Quantcast
Get breaking news alerts via email

Click here to manage your alerts
House panel okays funding for after-school programs
First Published Mar 05 2014 03:42 pm • Last Updated Mar 06 2014 06:59 pm

A House committee unanimously passed SB43 to provide $5 million in grants to fund after-school programs to help children in intergenerational poverty.

Bill sponsor Sen. Stuart Reid, R-Ogden, said children who grow up in impoverished circumstances do not do as well in school and drop out at higher rates which can lead to substance abuse, crime, teen pregnancy and other problems which cost the state hundreds of millions of dollars. He said the after-school programs will provide extra assistance during the school year to help these children be more competitive and keep up with their classmates.

Join the Discussion
Post a Comment

Utah Eagle Forum president Gayle Ruzicka said she supports the bill because it provides individualized education for students by their teachers and not just somewhere to be because the children have no better place to go.

"This is about educating the child and giving them the best place they can go to for the education, that extra help, that tutoring that they need," Ruzicka said.

Karen Crompton, president of Voices for Utah Children said youngsters who start behind in school will not catch up without help.

"We all want people to climb the ladder of success, but if we really want that we need to make sure they can at least get to the first rung and this kind of proposal is one of those things," Crompton said. "Will it solve intergenerational poverty? No, but it doesn’t mean we shouldn’t do something and it will mean the world to these kids."

State schools superintendent Martell Menlove said the Utah State Board of Education supports the bill and he believes this bill will have an impact.

The bill already has passed the Senate but has now been returned to House Rules to await lawmakers’ decisions on funding priorities.

Email: twebb@sltrib.com

Twitter: @topherjwebb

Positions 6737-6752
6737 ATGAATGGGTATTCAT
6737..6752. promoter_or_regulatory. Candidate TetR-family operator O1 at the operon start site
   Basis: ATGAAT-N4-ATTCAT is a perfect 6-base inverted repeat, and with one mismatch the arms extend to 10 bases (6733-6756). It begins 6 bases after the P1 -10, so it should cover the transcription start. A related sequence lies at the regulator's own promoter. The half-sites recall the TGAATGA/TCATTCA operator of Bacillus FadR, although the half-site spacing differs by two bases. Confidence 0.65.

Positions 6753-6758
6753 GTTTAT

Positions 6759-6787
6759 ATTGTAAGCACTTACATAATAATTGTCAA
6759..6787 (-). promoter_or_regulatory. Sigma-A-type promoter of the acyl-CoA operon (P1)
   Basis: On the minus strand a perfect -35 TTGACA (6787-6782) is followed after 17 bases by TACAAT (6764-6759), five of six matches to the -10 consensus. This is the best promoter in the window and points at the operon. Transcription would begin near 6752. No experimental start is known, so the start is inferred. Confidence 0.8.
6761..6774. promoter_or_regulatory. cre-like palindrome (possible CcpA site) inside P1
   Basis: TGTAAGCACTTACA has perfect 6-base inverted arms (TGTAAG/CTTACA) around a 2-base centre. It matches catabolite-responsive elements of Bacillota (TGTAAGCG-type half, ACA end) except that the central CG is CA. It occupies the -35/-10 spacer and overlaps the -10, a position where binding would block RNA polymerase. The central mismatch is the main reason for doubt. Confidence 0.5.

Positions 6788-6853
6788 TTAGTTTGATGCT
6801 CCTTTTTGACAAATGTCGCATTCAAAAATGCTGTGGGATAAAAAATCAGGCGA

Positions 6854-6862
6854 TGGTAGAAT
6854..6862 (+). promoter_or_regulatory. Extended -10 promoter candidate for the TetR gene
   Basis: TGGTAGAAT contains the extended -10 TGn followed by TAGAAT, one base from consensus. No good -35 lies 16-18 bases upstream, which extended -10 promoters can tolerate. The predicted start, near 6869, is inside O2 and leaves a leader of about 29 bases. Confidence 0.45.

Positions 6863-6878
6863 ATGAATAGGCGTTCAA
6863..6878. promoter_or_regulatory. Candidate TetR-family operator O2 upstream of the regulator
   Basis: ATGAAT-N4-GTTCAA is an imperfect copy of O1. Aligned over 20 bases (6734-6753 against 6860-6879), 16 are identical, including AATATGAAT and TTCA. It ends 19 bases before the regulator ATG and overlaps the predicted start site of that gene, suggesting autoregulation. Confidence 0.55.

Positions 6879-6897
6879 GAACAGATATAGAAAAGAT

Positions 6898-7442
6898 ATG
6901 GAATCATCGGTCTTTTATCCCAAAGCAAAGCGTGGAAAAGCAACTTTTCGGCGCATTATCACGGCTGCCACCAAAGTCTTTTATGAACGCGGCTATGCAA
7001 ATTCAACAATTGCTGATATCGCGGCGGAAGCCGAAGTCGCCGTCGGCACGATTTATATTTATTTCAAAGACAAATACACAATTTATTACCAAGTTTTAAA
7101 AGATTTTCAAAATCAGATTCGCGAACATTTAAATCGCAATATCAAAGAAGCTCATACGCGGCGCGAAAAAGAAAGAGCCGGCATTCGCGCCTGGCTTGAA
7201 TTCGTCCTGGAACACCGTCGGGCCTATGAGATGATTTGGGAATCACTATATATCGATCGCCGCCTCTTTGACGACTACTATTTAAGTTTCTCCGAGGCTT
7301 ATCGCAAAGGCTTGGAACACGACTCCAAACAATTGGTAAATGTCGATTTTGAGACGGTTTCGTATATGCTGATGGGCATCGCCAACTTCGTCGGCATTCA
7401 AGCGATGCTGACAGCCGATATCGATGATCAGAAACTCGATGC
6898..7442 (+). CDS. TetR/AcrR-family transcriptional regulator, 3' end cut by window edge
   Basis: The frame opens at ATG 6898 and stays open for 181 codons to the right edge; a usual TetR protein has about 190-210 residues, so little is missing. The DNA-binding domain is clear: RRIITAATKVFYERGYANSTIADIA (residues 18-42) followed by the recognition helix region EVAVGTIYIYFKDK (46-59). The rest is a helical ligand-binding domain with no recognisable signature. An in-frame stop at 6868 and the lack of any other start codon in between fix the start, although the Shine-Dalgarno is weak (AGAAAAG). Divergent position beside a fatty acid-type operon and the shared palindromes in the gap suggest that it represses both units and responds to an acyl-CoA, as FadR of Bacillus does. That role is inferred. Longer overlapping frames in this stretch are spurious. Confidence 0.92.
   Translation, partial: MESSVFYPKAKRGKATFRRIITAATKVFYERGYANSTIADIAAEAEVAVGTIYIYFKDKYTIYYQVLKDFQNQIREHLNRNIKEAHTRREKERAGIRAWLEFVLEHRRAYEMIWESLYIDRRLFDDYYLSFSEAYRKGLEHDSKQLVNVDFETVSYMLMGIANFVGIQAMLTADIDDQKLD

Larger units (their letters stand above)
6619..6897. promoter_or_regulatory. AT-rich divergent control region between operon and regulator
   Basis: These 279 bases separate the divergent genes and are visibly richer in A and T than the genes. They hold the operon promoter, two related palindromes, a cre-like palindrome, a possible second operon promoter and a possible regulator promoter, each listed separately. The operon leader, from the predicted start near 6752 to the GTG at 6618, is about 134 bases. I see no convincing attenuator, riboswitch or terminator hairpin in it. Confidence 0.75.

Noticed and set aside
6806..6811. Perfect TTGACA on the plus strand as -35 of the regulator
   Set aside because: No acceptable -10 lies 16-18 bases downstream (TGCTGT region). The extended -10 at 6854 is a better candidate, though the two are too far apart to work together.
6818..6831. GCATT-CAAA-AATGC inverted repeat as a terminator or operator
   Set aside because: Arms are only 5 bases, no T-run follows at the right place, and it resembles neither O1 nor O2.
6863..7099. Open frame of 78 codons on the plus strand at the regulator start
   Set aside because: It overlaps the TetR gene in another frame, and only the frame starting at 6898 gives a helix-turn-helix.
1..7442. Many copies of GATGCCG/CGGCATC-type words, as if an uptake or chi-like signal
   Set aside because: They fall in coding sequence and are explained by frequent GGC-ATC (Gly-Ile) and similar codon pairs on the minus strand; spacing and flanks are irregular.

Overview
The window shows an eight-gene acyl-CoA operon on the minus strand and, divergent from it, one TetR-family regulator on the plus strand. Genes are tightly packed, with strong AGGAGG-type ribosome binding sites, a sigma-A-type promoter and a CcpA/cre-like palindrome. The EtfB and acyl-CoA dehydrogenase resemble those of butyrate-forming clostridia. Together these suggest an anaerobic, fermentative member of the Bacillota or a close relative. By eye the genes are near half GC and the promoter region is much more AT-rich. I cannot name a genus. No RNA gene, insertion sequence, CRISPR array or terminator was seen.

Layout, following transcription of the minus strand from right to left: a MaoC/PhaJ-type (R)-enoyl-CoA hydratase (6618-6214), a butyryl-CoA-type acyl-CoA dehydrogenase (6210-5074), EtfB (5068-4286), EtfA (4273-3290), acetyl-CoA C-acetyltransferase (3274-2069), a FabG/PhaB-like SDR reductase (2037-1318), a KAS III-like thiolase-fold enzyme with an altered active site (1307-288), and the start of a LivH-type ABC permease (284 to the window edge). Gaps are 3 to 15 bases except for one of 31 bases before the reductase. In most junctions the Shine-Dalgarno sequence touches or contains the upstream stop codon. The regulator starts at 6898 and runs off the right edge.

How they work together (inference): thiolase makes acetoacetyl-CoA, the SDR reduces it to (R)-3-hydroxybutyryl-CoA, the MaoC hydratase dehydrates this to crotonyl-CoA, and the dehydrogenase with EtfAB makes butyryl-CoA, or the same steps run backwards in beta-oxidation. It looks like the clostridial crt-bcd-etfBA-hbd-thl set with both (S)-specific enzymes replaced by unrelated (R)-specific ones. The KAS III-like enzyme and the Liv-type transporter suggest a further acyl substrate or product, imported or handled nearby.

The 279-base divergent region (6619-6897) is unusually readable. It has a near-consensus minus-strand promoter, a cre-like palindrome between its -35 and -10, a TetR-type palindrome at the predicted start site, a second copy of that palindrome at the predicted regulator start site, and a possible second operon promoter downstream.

story continues below



Copyright 2014 The Salt Lake Tribune. All rights reserved. This material may not be published, broadcast, rewritten or redistributed.

Top Reader Comments Read All Comments Post a Comment
Click here to read all comments   Click here to post a comment


About Reader Comments


Reader comments on sltrib.com are the opinions of the writer, not The Salt Lake Tribune. We will delete comments containing obscenities, personal attacks and inappropriate or offensive remarks. Flagrant or repeat violators will be banned. If you see an objectionable comment, please alert us by clicking the arrow on the upper right side of the comment and selecting "Flag comment as inappropriate". If you've recently registered with Disqus or aren't seeing your comments immediately, you may need to verify your email address. To do so, visit disqus.com/account.
See more about comments here.
Staying Connected
Videos
Jobs
Contests and Promotions
  • Search Obituaries
  • Place an Obituary

  • Search Cars
  • Search Homes
  • Search Jobs
  • Search Marketplace
  • Search Legal Notices

  • Other Services
  • Advertise With Us
  • Subscribe to the Newspaper
  • Access your e-Edition
  • Frequently Asked Questions
  • Contact a newsroom staff member
  • Access the Trib Archives
  • Privacy Policy
  • Missing your paper? Need to place your paper on vacation hold? For this and any other subscription related needs, click here or call 801.204.6100.